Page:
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COP26 looks to Climate Finance for pathways to deep decarbonization

The most recent global conference saw a number of moves toward stronger Climate Finance mechanisms.

A mural depicts the many pathways necessary towards the goal of limiting global warming to 1.5°C
Credit: Flickr/UNClimateChange

As COP26 drew to a close earlier this month, COP President Alok Sharma announced that the 1.5°C goal of the Paris Agreement has been kept alive, yet more rapid and collective actions by countries are required.

In a first for the annual conference, COP countries pledged this year to “phase down” coal. It was a last-minute change to the wording drafted earlier in the week, which called for a more stringent “phase out” of coal. Still, it represents a meaningful change. This the first time COP members have agreed specifically that the world needs to stop using coal in a just and inclusive way. Coal accounts for more than a third of all carbon emissions, and new investments in coal-fired power plants threaten to lock in those emissions over the next several decades.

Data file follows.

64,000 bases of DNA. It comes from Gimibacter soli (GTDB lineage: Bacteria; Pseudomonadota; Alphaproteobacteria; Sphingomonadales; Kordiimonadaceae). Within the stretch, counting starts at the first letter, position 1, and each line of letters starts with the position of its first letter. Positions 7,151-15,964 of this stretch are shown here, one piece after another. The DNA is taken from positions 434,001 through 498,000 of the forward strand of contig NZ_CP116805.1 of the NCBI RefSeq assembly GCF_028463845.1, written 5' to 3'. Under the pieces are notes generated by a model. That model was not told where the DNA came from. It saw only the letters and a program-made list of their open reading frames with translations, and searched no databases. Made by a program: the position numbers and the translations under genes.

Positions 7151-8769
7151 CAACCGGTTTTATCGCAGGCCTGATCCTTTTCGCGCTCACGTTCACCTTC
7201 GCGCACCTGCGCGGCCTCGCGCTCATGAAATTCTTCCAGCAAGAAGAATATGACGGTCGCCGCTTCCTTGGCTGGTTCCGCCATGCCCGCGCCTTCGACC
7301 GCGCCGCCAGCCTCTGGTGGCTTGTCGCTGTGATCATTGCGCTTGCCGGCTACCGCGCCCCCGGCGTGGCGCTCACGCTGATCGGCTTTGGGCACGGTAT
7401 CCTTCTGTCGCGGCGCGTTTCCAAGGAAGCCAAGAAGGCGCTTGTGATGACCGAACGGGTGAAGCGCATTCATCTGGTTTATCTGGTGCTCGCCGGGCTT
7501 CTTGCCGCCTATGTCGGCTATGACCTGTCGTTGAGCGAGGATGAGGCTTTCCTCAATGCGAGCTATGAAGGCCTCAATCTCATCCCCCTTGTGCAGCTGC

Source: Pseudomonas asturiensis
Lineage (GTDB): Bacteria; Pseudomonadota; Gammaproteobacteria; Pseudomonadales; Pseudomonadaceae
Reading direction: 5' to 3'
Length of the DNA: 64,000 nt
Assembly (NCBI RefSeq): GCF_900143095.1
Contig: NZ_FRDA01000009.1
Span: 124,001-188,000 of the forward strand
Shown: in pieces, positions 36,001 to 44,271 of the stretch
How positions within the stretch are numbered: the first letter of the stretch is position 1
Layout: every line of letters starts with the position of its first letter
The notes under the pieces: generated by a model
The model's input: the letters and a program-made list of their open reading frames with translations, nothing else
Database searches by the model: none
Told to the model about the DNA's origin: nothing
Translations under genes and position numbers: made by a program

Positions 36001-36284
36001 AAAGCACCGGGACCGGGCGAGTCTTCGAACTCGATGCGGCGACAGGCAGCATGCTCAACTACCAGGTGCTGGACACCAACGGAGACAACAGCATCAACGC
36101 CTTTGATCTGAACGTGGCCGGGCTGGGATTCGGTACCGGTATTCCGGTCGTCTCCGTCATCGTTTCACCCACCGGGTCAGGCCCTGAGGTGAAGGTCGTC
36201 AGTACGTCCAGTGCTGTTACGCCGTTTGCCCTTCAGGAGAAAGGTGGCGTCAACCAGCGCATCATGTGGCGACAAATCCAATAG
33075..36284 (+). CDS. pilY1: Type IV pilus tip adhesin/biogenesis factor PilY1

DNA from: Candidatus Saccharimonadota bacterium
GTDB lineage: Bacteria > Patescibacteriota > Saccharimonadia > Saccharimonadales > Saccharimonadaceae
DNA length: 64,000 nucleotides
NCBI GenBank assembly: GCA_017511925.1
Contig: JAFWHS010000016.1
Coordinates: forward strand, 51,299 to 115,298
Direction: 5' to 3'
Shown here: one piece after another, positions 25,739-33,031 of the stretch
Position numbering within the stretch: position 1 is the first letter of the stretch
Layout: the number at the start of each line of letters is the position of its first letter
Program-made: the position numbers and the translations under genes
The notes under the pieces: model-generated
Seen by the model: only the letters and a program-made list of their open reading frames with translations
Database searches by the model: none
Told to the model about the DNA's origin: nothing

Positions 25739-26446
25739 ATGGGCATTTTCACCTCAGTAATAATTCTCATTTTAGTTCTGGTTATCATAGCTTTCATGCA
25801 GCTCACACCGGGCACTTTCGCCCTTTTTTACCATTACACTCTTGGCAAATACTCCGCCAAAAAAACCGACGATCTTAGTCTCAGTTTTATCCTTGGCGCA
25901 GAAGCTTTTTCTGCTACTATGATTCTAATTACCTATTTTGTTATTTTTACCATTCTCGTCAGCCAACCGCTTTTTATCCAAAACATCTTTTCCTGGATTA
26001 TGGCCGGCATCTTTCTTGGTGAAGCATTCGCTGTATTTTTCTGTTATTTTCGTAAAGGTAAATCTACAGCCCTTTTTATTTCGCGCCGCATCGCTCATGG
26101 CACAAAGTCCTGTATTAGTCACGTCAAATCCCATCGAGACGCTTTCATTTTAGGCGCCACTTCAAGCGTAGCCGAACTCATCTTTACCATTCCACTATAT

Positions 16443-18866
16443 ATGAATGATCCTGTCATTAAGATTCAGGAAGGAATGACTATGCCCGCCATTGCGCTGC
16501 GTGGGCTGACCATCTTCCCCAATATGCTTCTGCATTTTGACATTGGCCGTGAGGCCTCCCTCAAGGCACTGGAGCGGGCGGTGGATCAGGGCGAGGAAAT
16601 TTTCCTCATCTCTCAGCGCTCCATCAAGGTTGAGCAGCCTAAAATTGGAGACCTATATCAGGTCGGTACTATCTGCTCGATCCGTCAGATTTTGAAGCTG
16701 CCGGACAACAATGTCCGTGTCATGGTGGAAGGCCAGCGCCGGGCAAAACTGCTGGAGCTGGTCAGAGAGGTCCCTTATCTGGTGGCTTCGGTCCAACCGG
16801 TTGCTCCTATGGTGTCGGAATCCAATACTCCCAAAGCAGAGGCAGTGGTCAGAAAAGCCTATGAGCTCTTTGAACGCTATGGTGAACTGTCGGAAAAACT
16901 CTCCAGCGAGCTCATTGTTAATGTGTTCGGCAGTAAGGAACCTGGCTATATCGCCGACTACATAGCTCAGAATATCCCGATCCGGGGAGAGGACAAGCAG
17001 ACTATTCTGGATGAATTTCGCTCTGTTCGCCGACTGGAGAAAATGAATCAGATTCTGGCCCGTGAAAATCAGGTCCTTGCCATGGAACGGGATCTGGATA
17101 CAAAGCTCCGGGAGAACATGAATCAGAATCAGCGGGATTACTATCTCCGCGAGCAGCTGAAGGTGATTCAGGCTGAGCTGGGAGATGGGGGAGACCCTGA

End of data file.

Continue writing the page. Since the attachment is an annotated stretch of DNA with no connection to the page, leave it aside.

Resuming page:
Furthermore, 40 countries joined a pledge to phase out coal entirely in the next 15 to 25 years. In the process of energy transition, countries, especially those with a high share of coal in the energy mix such as India, which pushed for the watered down “phase down” language, and Poland, which pledged to phase out coal entirely, will require a tremendous amount of investment into cleaner energy sources. More technical and financial support is also desperately needed for developing countries including the Least Developed Countries (LDC), and Small Islands Developing States (SIDS) in order to secure stability in terms of energy supply and price.